"Horror on each side doth enclose her eyes.

"Never did death so terrible appear,
"Since first their arms the English learnt to wield;
"Who would see slaughter, might behold it here
"In the true shape, upon this fatal field;
"In vain was valour, and in vain was fear,
"In vain to fight, in vain it was to yield,
"In vain to fly; for destiny discust,
"By their own hands, or others, die they must".

The Duke of Somerset escaped the carnage, and accompanied by the great prior of St. John's, and fourteen other officers, cut his way bravely through some of the enemy's parties, and sought sanctuary in the abbey church. Edward pursued them thither, but was stopped at the porch by the priest, who, presenting the host, would not suffer him to defile


the church with blood; nor would he permit the king to enter until he had promised a pardon to the refugees.

The Prince of Wales, being taken prisoner by Sir Richard Crofts, towards the close of the battle, was for some time secreted by him; but after the termination of the contest, proclamation was made, in the king's name, that whoever would produce the prince, either alive or dead, should have an annuity of one hundred pounds, and that the prince's life should be spared if he were brought forth unhurt. Sir Richard, confiding in the royal promise that clemency Bhouid be shewn to the youthful captive, hesitated not to bring him into the presence of the conquering Edward, who, in the most haughty manner, demanded of him how he dared to invade his dominions? The noble-minded prince fearlessly answered, that he came to recover his father's liberty, and the crown which Edward had usurped. A person of maturer judgment, in the power of a relentless foe, would not perhaps have made a reply so imprudent and offensive, though a magnanimous conqueror should have excused it on account of the youth and the peculiar situation of the prince: Edward, however, was so incensed at this ill-timed rebuke, that, as some historians say, he pushed him violently from him with his hand; but, according to the generally received opinion, the king struck him on the face with his gauntlet so furiously, that the blood gushed out of his mouth. This behaviour on the part of the king served as a signal for the Dukes of Gloucester and Clarence, the Marquis of Dorset and Lord Hastings, who brutally fell upon him and pierced him to death with their daggers.[35]

"This unhappy bud of royalty", says Hutton, "son of a most unhappy father, was thus cut off from the ancient stem of the Plantagenets, in the very spring of existence - a fine figure of eighteen; and had no greater funeral honours paid him, than to be flung into a large hole, dug in the monastery of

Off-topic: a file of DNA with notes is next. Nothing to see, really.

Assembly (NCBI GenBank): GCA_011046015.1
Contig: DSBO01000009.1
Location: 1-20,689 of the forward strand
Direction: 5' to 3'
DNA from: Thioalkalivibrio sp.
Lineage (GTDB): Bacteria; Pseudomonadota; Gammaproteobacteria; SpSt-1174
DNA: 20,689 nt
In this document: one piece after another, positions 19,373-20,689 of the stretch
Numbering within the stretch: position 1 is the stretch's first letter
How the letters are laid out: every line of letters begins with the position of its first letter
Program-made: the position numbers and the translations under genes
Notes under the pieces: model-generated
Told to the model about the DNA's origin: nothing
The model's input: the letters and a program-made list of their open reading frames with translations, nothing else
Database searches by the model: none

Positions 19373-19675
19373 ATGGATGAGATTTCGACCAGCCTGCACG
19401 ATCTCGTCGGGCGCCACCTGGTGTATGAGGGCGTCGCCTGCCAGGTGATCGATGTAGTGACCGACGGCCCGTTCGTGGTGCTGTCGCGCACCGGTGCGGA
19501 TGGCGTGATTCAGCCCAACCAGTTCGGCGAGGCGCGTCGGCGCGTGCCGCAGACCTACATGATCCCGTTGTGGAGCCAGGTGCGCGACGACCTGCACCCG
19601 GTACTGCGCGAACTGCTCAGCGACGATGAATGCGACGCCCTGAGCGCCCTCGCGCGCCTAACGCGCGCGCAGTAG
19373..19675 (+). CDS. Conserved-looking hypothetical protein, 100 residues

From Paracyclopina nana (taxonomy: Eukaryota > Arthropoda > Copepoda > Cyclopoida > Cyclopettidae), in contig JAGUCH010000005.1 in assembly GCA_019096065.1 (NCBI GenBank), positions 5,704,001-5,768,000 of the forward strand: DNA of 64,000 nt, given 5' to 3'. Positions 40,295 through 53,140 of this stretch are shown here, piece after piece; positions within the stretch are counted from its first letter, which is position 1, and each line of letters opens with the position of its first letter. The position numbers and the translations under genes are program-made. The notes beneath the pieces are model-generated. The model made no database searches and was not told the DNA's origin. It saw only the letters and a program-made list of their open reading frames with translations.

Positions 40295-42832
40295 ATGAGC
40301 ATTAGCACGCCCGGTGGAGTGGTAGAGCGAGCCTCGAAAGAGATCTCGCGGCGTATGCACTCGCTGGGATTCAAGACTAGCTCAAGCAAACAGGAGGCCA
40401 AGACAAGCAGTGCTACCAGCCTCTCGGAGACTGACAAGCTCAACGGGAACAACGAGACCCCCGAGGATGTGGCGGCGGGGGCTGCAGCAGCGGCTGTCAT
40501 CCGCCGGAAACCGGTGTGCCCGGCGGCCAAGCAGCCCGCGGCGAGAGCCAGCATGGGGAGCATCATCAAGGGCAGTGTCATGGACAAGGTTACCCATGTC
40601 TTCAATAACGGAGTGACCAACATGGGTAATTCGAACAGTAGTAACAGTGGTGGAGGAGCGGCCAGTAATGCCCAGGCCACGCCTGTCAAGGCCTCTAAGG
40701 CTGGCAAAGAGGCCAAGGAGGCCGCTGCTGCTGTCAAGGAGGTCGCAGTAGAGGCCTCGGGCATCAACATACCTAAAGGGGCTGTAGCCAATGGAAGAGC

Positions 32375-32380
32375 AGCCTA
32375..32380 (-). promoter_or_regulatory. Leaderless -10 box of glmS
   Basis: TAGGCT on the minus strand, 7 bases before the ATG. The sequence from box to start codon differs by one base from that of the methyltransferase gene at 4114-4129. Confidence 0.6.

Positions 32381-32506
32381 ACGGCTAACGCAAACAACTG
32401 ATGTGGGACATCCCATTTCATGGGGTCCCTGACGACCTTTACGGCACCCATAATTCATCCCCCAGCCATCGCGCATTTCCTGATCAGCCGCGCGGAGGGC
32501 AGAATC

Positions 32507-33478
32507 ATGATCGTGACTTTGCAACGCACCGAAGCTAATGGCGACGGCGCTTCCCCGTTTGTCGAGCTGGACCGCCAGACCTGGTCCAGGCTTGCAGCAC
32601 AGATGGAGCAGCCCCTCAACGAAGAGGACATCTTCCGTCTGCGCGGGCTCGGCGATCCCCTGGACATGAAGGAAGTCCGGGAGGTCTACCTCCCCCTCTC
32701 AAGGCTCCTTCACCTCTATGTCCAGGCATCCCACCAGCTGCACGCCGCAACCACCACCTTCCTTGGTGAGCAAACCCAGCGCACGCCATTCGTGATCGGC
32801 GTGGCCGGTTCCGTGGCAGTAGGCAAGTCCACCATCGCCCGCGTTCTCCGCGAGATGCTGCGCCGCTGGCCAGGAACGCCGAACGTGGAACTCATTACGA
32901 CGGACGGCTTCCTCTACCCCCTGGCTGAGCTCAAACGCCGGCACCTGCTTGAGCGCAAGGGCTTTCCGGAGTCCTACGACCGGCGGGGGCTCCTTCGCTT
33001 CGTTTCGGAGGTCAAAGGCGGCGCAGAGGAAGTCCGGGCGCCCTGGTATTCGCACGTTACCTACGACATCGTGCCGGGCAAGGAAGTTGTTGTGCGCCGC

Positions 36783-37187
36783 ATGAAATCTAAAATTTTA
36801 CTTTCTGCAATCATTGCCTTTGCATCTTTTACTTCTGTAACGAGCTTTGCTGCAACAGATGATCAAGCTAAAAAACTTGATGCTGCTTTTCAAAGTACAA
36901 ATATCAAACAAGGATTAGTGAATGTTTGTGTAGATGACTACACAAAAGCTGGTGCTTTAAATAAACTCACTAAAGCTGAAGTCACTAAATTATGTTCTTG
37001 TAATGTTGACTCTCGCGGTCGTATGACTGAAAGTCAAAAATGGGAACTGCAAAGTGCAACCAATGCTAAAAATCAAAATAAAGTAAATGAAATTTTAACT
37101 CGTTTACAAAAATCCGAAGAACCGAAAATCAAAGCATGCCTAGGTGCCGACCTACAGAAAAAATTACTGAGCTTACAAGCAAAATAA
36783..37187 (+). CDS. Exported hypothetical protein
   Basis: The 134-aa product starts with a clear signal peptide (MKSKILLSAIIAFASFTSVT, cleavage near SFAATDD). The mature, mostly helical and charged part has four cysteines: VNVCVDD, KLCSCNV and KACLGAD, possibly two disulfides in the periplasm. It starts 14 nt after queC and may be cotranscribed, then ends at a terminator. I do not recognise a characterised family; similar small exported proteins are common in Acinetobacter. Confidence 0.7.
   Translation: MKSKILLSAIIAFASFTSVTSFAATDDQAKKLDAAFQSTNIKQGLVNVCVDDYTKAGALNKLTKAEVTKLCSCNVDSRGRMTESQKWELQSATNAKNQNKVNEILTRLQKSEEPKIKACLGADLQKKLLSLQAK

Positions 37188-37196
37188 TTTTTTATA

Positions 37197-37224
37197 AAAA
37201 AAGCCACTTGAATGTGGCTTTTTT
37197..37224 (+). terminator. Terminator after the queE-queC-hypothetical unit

Tewkesbury, there to ferment and mingle with the bodies of those common soldiers who had been killed in the field of battle".

Shakspeare gives the following fine description of this unfortunate scion of royalty:-

"A sweeter and a lovelier gentleman,
"Framed in the prodigality of nature,
"Young, valiant, wise, and no doubt right royal,
"The spacious world cannot again afford".

Some historians have considered that the Duke of Gloucester was the contriver of the plan, first to insult the Prince of Wales, and afterwards to murder him if he should in any way attempt to resent his injuries: the subsequent conduct of this "ambitious York" appears to give great plausibility to the idea, though the general odium which he incurred after his death might perhaps have inclined the nation to aggravate the number of his crimes without adequate authority. Buck,[36] in his life of Richard the Third; Horace Walpole,[37] in his Historic Doubts; Dr. Masters,[38] in the second volume of the


Archaelogia; and Mr. Hutton,[39] in his Battle of Bosworth Field, may be ranked among the most distinguished of those who have endeavoured to extenuate the imputed guilt of Gloucester with respect to this transaction.

Mr. Sharon Turner[40] doubts the truth of the murder of the Prince of Wales in cold blood after the battle, but says, he was taken whilst flying towards the town, and there slain. He notices, that the Harleian MS. "not only gives no sanction to the popular tale of Edward's calling the prince before him; rebuking him for his opposition, and striking him for his answer, and of Gloucester and Clarence stabbing him; but declares, that he was slain in the field". He further observes, that Bernard Andreas, who wrote the life of Henry the seventh, in 1509, about thirty-eight years after the battle, and which is now in manuscript, though he abuses Richard


for his other crimes, yet does not hint that he had stabbed the son of Margaret; his words implying that the prince fell in the battle.